Programs for Children
Livingston Center Preschool
Our mission is to provide young children with opportunities to develop to their maximum potential in the areas of social skills, emotional development, cognition, and physical health. Children’s individual differences and personal learning styles are embraced while teachers and families collaborate to offer meaningful experiences. We are dedicated to the enhancement of children's confidence and self-esteem, which are promoted through individualized attention as well as small and large group activities. The warm and caring faculty maintains a safe environment that challenges each child according to his or her specific abilities. These goals are met by combining research-based methods with highly trained professionals who are dedicated to the success of every child.
The Livingston Center for Early Childhood Education, familiarly called the Preschool, is the Groden Center’s inclusion program for young children with autism and their typically developing peers. It opened in 1998 in its present location on Livingston Street in Providence, RI. The program is licensed by the Department of Education as an approved nursery school and by the Rhode Island Department of Children, Youth and Families as a day care center. It also is approved for families who qualify for subsidized childcare through the Rhode Island Department of Human Services. The Preschool serves children with diagnoses of autism, pervasive developmental disorder (PDD), or other challenging behavioral problems between the ages of three and six. Children who are developing typically range in age from three to five. A maximum of 20 children can be accommodated in the Preschool. At full enrollment, the ratio of children with special needs to their typical peers is 7 to 13.
The Preschool program model is one of full inclusion. That is, all children participate in the same general routines and activities throughout the day. Children with autism and other developmental disabilities have individual education plans (IEPs) that have been devised to meet their special needs. IEP objectives are woven into the daily events and are practiced during both structured and incidental teaching opportunities.
The Livingston Center Preschool has several spacious classrooms, a kitchen area that is used for snack, lunch, and art activities, a sensory room, library corner and computer area. The environment of the Preschool was designed to provide space for intensive individual work as well as locations that foster peer interactions in small and large groups. One of the classrooms is divided into six individual work areas. This is where children work one-to-one with a teacher on specific IEP goals. The largest classroom area is sub-divided into a variety of play and activity centers including: listening center for music and stories on tape, art center, block center, writing center, play kitchen area, dramatic play center, math center, and science center.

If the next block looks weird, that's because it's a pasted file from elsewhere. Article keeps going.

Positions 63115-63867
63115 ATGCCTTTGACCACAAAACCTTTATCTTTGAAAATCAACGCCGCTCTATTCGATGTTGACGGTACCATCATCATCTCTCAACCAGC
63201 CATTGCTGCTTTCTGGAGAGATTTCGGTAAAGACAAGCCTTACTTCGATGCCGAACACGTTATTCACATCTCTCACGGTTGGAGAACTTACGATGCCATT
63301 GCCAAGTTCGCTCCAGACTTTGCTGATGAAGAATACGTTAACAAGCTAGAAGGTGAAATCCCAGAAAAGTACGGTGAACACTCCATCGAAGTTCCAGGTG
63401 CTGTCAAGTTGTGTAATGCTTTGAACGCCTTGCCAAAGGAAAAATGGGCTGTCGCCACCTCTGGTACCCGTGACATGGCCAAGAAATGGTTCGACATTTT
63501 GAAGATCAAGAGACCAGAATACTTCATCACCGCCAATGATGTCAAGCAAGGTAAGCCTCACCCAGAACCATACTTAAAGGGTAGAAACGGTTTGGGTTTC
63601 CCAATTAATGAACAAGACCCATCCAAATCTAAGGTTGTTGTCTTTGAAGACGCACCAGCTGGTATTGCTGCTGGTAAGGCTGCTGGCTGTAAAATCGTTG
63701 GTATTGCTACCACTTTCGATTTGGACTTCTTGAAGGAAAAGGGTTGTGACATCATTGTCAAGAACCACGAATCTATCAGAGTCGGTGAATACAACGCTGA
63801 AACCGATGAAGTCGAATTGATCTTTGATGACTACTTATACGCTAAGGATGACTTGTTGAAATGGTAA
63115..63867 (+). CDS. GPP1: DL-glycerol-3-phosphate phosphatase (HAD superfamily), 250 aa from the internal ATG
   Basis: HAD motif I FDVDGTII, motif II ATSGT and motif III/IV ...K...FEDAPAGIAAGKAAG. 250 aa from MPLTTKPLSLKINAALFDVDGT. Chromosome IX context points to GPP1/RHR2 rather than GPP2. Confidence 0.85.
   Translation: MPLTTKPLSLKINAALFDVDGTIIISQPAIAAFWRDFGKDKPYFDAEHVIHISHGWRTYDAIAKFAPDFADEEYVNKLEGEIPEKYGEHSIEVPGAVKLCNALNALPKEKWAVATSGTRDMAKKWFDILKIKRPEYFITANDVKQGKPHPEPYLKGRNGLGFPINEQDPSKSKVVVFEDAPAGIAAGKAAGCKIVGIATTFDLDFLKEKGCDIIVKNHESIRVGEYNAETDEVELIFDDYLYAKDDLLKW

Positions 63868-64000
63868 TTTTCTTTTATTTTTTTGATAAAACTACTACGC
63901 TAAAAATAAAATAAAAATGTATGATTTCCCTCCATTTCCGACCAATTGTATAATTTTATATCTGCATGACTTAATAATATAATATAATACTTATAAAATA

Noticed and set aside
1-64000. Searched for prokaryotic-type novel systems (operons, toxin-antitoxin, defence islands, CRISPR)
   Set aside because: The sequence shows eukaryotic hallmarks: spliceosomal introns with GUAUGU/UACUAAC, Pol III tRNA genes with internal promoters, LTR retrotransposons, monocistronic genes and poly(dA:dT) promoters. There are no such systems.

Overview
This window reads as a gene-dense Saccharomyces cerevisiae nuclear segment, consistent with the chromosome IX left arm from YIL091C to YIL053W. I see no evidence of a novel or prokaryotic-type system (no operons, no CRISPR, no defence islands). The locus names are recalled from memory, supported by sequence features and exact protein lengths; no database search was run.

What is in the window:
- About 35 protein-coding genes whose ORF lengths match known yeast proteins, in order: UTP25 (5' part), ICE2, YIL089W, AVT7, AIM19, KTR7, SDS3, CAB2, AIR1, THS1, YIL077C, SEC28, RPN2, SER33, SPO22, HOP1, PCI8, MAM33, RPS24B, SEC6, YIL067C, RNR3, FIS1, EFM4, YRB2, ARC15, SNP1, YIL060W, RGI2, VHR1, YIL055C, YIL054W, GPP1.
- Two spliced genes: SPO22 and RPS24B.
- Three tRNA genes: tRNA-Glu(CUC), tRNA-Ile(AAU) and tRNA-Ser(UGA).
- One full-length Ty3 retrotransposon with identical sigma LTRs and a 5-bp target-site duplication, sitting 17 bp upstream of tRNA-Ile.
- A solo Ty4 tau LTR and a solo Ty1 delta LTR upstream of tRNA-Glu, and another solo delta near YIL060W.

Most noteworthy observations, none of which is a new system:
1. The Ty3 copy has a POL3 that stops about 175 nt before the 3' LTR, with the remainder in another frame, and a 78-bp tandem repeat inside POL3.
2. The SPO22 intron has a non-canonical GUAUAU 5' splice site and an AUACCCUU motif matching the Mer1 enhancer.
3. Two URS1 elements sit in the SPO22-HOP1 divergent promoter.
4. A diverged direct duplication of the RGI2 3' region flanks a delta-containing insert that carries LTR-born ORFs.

Staffing for the Livingston Center Preschool consists of a certified special education teacher, a certified early childhood education teacher, and five teaching/treatment assistants who make up the core of the treatment team. Individual programs for students in the classroom are augmented by the expertise of specialized resource personnel including: a master’s level supervisor with a degree in special education; a doctoral level director with a degree in psychology; a speech and language pathologist; an adaptive physical education teacher; a nurse; and an occupational therapist with expertise in sensory integration. In addition to the Preschool treatment team and resource personnel, the Groden Center works with a number of consultants including a behavioral psychologist, a pediatric physical therapist, a pediatrician, and a child psychiatrist. The consultants are available to help treatment teams develop the most appropriate program for children in the Preschool.
Information & Referrals For Children with Special Needs
Children with special needs are referred to the Groden Center’s Preschool by their local school departments. The school departments make referrals when a child’s needs cannot be met within the district. Once a referral is made, the Groden Center Admissions Coordinator sets up a screening to determine if the needs of the child and family can be served in the Preschool.
There are no diagnostic requirements for a child to be considered for enrollment in the Groden Center, although most children have autism or pervasive developmental disorder (PDD) as at least one of their diagnoses. The Preschool has worked successfully with children with a variety of diagnoses including autism, Down syndrome, PDD, attention deficit hyperactivity disorder, severe developmental delay, and oppositional defiant disorder
For children being referred by their school districts, the Groden Center's admissions department should be contacted at (401) 274-6310. On an agreed upon day, the child will visit the preschool and spend 1-2 hours participating in activities with the other children. The information from the family interview and child visit will be reviewed by the preschool team to determine the program's ability to meet the needs of the child and family.
For Typically Developing Preschoolers
Parents of typically developing children who are interested in placing their children in the Preschool may call the office directly at (401) 421-2062 to arrange a tour and a meeting with the Preschool supervisor. Families interested in enrolling a child in the Preschool complete the application and schedule a screening for their child. The purpose of the screening is twofold: to give the child an opportunity to explore the classroom and participate in Preschool activities, and for the Preschool staff and family to observe how the child responds to the Preschool structure and routine. Our goal is to insure that each child and family can be well served in our setting.